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The Comedian. A Review

Updated on February 10, 2017

Robert DeNiro spent the first half of his career building himself up as one of the greatest actors of all time with a combination of great roles and memorable performances. DeNiro has now spent the latter half of his career apparently attempting to ruin any good will he had earned and in the process has become almost a caricature of his former self. The name DeNiro once meant a quality movie and probably a great performance, but in recent years he has struggled to find roles that he can properly attack and own. The Comedian is a good role for the aging movie star but unfortunately the rest of the movie does not live up to its lead actor but maybe this is what DeNiro has earned from his work over the last few years.

The Comedian tells the story of a stand up comedian Jackie Burke, who is trying to separate himself from his former glory as a popular network television dad. His shows are filled with people who want to see sets revolving around of their beloved "Eddie" even resorting to chanting the TV dads name rather than Jackie's. This could be the center for the plot of this movie but it seems to fall to the background more often rather than not. There really are no stakes in the plot, every time a potential driving force for the movie to hold onto is raised, it seems to be forgotten by the next scene. There are ways to make an entertaining film that does not necessarily have the weight of the world on its shoulders, and The Comedian decides to ignore them. While the plot is forgettable the one redeeming part of The Comedian is the actual comedy. Writing comedy is incredibly hard and writing stand up routines is even harder. Jeff Ross, legendary roast comic gets a writing credit here and it is clear to see where his talents were used. Most of the stand up routines in the movie are incredibly funny, not just by the main character but by the solid group of real life comedians playing versions of themselves. When making a movie about stand up comedy it is obviously important to get the comedy right, so at least they did that.

The Comedian actually marks the second time DeNiro has played a stand up in a movie. The King of Comedy directed by the legendary Marty Scorsese is the great forgotten collaboration between the two legends and if you have not seen it I highly recommend it. DeNiro has a been a character actor all his career, so it should not be surprising that he falls into this role well. That being said DeNiro brings a ton of baggage in the way of his movie star status to this role and while he is not playing out of character, he is impressive in his performance.. He owns this role and makes it unique from most of his previous roles. While watching I was not thinking about watching a Robert DeNiro movie, I was watching a Jackie Burke movie. Edie Falco plays his manager and while a more minor role than I would have liked, she like DeNiro fits this role like a glove. Danny Divito, Harvey Keitel and Leslie Mann fill out the rest of the main cast and unfortunately with the exception of Mann, rarely show up in the movie.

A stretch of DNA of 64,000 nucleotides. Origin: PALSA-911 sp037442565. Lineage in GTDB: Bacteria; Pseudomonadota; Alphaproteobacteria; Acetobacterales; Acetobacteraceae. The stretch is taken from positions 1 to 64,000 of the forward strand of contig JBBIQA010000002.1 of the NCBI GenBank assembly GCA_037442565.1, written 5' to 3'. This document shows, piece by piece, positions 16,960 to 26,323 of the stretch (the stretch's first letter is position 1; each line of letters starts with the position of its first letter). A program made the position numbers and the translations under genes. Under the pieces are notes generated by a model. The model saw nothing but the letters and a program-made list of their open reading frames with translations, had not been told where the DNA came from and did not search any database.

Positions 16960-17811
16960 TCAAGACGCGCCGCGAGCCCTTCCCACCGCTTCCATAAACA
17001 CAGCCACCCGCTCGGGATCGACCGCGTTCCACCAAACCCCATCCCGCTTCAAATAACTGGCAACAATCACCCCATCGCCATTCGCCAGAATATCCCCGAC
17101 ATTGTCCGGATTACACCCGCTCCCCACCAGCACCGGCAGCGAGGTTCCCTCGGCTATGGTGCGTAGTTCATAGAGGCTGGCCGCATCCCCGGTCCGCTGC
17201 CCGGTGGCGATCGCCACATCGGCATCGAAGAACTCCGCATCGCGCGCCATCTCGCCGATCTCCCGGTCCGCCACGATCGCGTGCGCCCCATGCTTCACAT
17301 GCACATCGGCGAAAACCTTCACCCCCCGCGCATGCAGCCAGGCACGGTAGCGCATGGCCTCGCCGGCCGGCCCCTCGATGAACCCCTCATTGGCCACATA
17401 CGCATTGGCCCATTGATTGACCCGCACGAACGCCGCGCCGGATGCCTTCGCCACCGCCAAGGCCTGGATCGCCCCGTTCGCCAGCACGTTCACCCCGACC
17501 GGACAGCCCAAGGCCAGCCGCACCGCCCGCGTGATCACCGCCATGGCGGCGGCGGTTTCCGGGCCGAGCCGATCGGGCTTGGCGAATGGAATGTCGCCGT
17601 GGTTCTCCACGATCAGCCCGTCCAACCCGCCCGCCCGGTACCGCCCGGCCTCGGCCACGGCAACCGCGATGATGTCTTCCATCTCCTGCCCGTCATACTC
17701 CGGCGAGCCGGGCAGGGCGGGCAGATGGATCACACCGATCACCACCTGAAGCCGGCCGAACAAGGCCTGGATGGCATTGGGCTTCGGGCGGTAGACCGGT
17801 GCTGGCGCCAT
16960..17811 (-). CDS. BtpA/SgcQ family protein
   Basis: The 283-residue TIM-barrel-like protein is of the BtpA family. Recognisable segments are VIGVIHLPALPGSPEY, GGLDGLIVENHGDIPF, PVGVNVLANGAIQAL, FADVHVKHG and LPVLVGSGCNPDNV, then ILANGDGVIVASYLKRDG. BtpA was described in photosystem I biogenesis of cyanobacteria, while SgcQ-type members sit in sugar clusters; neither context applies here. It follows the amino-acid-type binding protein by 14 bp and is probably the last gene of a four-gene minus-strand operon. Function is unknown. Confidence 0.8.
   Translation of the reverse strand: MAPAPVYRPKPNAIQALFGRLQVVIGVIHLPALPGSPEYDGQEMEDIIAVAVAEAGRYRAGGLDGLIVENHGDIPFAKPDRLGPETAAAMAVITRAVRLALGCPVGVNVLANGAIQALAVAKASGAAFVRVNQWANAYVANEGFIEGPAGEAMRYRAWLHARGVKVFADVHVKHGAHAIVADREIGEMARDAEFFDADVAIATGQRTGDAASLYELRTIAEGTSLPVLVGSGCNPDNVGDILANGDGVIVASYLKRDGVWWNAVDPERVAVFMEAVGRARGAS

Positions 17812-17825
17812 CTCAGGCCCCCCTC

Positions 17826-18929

Taylor Hackford is going to have to take the majority of the blame here as The Comedian struggles it's way through its hour and 56 minute run time. There are scenes that are completely unessential to the plot and for the life of me I can't understand why they are in the movie other than for character masturbation.. There is a half baked plot point where Jackie Burke starts to become a viral sensation, and while the cliche of "old crazy guy blowing up on YouTube" is almost as old as YouTube itself, there were opportunities to use that to add some depth to this movie. Either their take on social media was an unfunny attempt at a joke or lazy film making, and honestly both are a perfect description of this movie.

At its most basic the comedian gets it right. Robert DeNiro plays an insult comic who is preparing for how he is going to attack the last third of his life. Jeff Ross writes the stand up for DeNiro's character and the stand up comedy world is is present and pretty well represented. It's the bigger things that count and a plot that goes nowhere, a run time that feels about 40 minutes too long and Leslie Mann being the love interest just beat down the good things about this movie. DeNiro has been a part of some pretty terrible movies over the last few years and while this one is not his fault, he should maybe think a little more about how he picks his next few roles or we may love one of the greatest actors of all time to obscurity.


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